Conservation and Management Strategy

The search for suitable and unsuitable cedar habitat

Recommendations on the conservation or active management of yellow-cedar are based on current and future habitat suitability of yellow-cedar in the context of its vulnerability to climate.  Partitioning of the landscape into suitable-unsuitable areas is achieved by blending yellow-cedar decline surveys, yellow-cedar habitat modeling from inventory plots, and climate and snow forecasting.  In a mapping and modeling project with The Nature Conservancy we are using about 40,000 plots from eight inventories to provide a detailed distribution map of yellow-cedar.  We expect to elucidate key habitat features where yellow-cedar is dying, stable, and regenerating—an approach consistent with the shifting climate envelope conceptual figure below. 

climate envelope

Our conservation and management strategy incorporates the bioclimatic envelope concept. As the climate warms, there is a shift of suitable habitat away from the existing range of yellow-cedar. This creates zones of unsuitable habitat where the tree is dead and dying, and areas of suitable habitat where the tree already occurs, or potentially could occur. Specific management actions can then be tailored to each zone. The actual landscape partitioning model is accomplished by integrating cedar decline surveys, cedar habitat modeling and mapping, and climate and snow forecasting.

Conservation and active management in suitable habitat for cedar

sapling and exposed roots

Managers need to know where conservation or active management will either protect or promote yellow-cedar without losses owing to the climate-induced decline mortality problem. The landscape modeling project above will produce maps that show habitat suitable for yellow-cedar promotion. Until then, our current guidance to managers is to plant and thin for yellow-cedar at higher elevation and on better-drained soils. Snow at higher elevations buffers late-winter soil temperatures, and roots grow deeper to avoid lethal temperatures on well-drained soils. Active management through planting or thinning is often needed to ensure the initial regeneration and competitive status of yellow-cedar.

Planting projects using yellow-cedar seedlings and rooted cuttings (stecklings) with partners on the Tongass National Forest show that yellow-cedar can be successfully regenerated.  Yellow-cedar has low reproductive capacity, and its ability to regenerate naturally (i.e., without planting) on harvested sites needs to be evaluated.  Further, silvicultural techniques to reduce the effects of deer browse and enhance its competitive status are needed to ensure its long-term survival and productivity in managed forests. See our webpage on cedar regeneration for more information.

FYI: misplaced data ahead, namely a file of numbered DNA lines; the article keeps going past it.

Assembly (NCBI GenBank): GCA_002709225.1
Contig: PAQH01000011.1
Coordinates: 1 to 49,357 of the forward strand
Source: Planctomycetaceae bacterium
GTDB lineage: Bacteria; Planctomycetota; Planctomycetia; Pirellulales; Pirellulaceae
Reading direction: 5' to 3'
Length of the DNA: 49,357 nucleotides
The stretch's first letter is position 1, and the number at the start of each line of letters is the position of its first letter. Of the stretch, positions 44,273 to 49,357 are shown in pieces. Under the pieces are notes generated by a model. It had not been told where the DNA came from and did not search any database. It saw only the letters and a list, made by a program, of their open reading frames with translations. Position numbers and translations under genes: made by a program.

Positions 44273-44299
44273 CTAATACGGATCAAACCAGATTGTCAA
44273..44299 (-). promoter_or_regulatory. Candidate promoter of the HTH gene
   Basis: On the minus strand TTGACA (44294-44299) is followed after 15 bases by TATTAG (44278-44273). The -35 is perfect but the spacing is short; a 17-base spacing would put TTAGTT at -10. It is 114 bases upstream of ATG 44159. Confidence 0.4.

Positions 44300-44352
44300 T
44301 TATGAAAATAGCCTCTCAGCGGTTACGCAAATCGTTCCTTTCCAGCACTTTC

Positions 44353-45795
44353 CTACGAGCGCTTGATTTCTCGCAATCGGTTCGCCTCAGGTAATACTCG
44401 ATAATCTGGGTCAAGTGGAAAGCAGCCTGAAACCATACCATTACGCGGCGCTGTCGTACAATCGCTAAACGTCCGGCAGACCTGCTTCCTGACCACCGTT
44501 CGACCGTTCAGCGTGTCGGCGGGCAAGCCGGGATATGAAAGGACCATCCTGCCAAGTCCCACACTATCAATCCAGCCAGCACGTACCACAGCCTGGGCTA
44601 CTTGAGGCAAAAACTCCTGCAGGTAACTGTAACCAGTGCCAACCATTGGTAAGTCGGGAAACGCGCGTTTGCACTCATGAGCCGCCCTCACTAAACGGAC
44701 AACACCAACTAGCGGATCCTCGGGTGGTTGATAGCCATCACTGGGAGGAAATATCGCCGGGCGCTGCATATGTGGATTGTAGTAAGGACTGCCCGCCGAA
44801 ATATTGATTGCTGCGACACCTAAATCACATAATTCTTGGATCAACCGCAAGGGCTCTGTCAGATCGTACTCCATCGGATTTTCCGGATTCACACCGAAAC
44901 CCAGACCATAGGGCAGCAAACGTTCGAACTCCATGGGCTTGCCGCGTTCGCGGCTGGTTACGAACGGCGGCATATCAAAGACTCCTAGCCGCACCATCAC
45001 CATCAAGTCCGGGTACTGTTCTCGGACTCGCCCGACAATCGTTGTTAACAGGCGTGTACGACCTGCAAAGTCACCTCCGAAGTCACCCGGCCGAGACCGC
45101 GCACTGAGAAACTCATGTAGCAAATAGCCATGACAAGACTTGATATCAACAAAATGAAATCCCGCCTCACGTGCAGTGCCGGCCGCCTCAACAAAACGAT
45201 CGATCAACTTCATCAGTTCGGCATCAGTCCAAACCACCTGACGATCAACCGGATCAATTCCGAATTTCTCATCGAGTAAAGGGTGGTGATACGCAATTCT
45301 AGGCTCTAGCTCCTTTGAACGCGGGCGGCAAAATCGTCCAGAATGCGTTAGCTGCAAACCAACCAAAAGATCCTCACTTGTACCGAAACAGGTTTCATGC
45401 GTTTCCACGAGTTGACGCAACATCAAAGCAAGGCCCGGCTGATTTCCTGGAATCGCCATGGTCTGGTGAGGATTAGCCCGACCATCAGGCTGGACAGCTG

Management in unsuitable habitat for cedars—
Wood recovery, natural succession, and favoring other tree species

class 3 dead cedar tree

The distribution of dead cedar forests totaling more than a half-million acres is well documented and available now in GIS format. Our vegetation plots indicate the zones and related site features where dead cedar trees of commercial size can be found. We have completed a line of research on the value of wood from dead yellow-cedars. For trees dead up to 30 years, wood volume and grade recovery, and concentration of heartwood chemical compounds were all comparable to wood from live trees. Only modest reductions in these values were detected in wood from trees dead 80 years. Remarkably, all strength properties were retained, even in wood from trees dead up to 80 years.

cant and saw

In sum, these studies demonstrate that dead cedar forests represent an astonishingly valuable wood resource for salvage recovery. See the Wood Products webpage for more information. Shifting a portion of the timber harvest to dead cedar forests would divert some of harvest away from areas where yellow-cedar is healthy (i.e., suitable habitat). To predict the future composition and productivity in these declining forests, more knowledge is required on the vigor of remaining trees and successional trajectories after the death of yellow-cedar overstory. Such information is needed on how these forests are changing, whether or not salvage harvest activities occur.